172. I never participated in the eraser game, but I definitely saw the scars…was trying to remember if I was ever choked in the bathroom until I passed out…then realized that I couldn’t remember the H.S. bathrooms at all…now I fear that I never peed during H.S….explains a lot…thank you…
    P.S. I heard that setting yourself on fire causes cooties two weeks later.

  173. One of the kids who ended up in the hospital’s mom was his assistant pyromaniac. Pretty sure that means your leaps ahead of the competition.

  174. I remember being at some summer camp-like event and being instructed to play Chubby Bunny, and all I could think was, “shit! They’re trying to kill us!”

  175. Wow. So much I missed by growing up in the 60s and 70s. We had to make do with doing drugs (which I was never cool enough to be invited to do) and having our parents freak out at us over one hoax (satanic peace signs) after another (glass clackers will set your house on fire) after another (LSD is being sold on lickable tattooes! RILLY!!!) after another. Apparently there was a lot of sex going on back then, too, and the only STDs were curable with penicillin.

    Jenny, at least you have this going for you: the video of teens doing this makes it clear that once the fire appears, all semblance of a plan (“i’ll just step under the shower stream”) vanishes, and the lizard brain takes over. And the lizard is in full fight-or-flight. And the teens on fire look like complete idiots.

    Sum it up like this, people: “FOR CHRIST’S SAKE, LOIS. THIS IS CAMP. GET TOUGH OR DIE.”

  176. I firmly believe fucked up, disturbed kids do fucked up, disturbed shit. This is not a lesson one really needs to teach the kids. Sort of like you don’t have to teach a kid not to eat their own shit. I mean, there’s really not a point where you have to be like, “Timmy, how many goddamn times have I told you not to leave the silverware in the bathroom when you eat your own shit?”

    The world is crazy, man. Crazy.

  177. It’s okay. My mom used to say to my brother every time he left the house, “Love you, Don’t do meth”

  178. How else should we cull the herd? Let your daughter figure this stuff out on her own and if she makes it to 18 you’ll feel good about your parenting choices. I confess, I have a scar on my thigh where I dropped a hot marshmallow I was roasting with burning newspaper that had floated up into my face. Lesson learned? You bet. Thanks, Mom!

  179. I don’t have kids, but I have a herd of twenty something boys working at my company who I am now apparently work mom to. I am constantly reminding them to do their paperwork, do their chores and pull their pants up. And now, just to be safe, I am going to remind them not to set themselves on fire.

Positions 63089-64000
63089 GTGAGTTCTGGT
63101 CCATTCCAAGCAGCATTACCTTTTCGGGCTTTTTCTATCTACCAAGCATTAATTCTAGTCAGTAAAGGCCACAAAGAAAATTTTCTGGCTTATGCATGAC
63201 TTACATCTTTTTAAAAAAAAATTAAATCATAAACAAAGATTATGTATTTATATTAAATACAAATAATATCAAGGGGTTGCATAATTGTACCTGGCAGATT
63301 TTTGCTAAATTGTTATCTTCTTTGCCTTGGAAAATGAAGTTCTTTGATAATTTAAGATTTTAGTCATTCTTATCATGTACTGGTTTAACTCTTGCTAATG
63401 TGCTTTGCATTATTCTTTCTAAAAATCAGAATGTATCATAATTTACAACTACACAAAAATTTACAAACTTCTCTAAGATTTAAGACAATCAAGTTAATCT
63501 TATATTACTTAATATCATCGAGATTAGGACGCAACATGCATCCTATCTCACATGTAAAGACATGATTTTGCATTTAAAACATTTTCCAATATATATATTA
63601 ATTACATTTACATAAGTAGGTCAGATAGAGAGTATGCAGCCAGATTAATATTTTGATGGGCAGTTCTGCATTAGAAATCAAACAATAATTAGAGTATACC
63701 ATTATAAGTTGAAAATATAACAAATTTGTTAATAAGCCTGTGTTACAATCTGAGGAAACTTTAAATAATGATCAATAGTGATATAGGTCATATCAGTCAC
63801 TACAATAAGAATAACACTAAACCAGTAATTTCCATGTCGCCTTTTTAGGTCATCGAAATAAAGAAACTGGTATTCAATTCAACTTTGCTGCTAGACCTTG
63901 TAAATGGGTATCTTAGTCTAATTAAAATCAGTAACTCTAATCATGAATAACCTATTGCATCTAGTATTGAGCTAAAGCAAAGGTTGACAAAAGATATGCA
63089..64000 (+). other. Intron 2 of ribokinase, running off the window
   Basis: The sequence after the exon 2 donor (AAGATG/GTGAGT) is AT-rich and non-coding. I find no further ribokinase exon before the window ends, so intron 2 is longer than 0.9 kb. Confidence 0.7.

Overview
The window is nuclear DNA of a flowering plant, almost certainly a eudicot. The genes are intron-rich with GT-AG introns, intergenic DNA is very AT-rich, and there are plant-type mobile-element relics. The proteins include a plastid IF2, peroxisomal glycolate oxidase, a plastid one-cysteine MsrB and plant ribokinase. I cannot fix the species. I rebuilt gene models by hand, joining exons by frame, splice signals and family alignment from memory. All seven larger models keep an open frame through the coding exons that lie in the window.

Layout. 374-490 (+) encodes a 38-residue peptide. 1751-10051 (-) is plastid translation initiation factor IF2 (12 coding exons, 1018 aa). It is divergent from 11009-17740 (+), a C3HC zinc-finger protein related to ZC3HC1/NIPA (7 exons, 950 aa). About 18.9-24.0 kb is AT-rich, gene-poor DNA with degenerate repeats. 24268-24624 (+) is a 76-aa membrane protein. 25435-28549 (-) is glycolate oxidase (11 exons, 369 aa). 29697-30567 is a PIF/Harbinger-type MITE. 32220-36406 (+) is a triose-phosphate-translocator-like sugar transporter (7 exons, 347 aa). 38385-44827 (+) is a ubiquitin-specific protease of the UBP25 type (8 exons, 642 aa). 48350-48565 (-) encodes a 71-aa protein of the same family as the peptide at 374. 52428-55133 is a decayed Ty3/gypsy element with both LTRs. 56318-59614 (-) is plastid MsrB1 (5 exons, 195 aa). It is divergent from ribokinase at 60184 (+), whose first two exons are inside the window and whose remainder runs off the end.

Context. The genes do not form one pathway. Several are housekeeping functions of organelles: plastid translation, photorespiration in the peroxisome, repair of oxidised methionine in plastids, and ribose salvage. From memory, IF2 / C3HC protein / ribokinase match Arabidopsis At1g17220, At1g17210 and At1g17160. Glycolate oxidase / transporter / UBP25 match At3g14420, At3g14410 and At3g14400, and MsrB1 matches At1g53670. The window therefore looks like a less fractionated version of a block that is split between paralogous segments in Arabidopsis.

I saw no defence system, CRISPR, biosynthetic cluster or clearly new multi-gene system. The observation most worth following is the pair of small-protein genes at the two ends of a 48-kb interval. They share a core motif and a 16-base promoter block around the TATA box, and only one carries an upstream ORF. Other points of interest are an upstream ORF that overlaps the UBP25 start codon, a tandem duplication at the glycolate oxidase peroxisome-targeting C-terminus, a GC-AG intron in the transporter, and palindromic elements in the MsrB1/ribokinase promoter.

180. Oh, the good ol days of making yourself pass out just to get out of running the mile in gym class. How about letting the flame of a lighter get the metal good and hot, then burning yourself with it because it left a smiley face burn/scar. One would hope our offspring would have more common sense than we did, but, alas. Since they don’t listen to a single word we say anyway, go ahead and tell them not to set themselves on fire. But if they insist to be the type to never back down from a challenge, thank god there’s the ice bucket challenge to douse the licking flames of stupidity.

  181. I think it is such a balance between enlightening your kids to what the world is and exposing them to harmful ideas they wouldn’t otherwise know. Very insightful thoughts!

  182. I have a 14 year old teen son. He is in the gifted program but being a 14 year old boy means that he is generally fairly stupid at times. I told him not to set himself on fire. Let’s hope I didn’t put ideas in his head!

  183. This setting yourself on fire thing is NOT new, I have a good friend whose brother set himself on fire for funsies and to prove he was tough and/or cool and died of his burns. He was 13 and the son of the local minister and had only just moved into town, so there must have been a lot of pressure to prove he wasn’t a goody-two-shoes to the “in” crowd. That was over 20 years ago.

  184. So many comments, I didn’t make it through them all, so I fail, and I someone else may have already mentioned this. But in line with someone WAY UP THERE (^^^^ points up ^^^^) who said they used to does their hand with alcohol and light it, Richard Feynman talks about doing this with I think lighter fluid as a kid and lighting it, sort of as a cool magic trick? in his book “Surely You’re Joking, Mr. Feynman!” He said that the fluid burns off fast enough that it doesn’t hurt you at all.

    However he goes on to say he was trying to explain this to a fellow scientist when he was an adult, who didn’t believe him, so he did it to prove it. And afterwords he said, “you know, this works much better before you’ve grown hair on your hand……”

    This proves a couple of things, one is that you can do stupid things as a kid and turn out just fine, and the other is that physicists aren’t nerdy humorless men in white lab coats, they are actually men (and occasionally women) in white lab coats with the most batshit insane sense of wackiness you are likely to ever encounter. If you’ve never read Surely You’re Joking, you really need to one of these days. Lighting their hands on fire is probably the least of their problems.

  185. Also, I think my sister-in-law summed all the good advice up in the words she says she always gave her kids on their way out the door:

    “Stay safe. Make wise choices. Keep track of your shit.”

  186. I have always had a healthy aversion to pain so anything that ever happened to me was an accident and that hurt enough. I just don’t get it. smh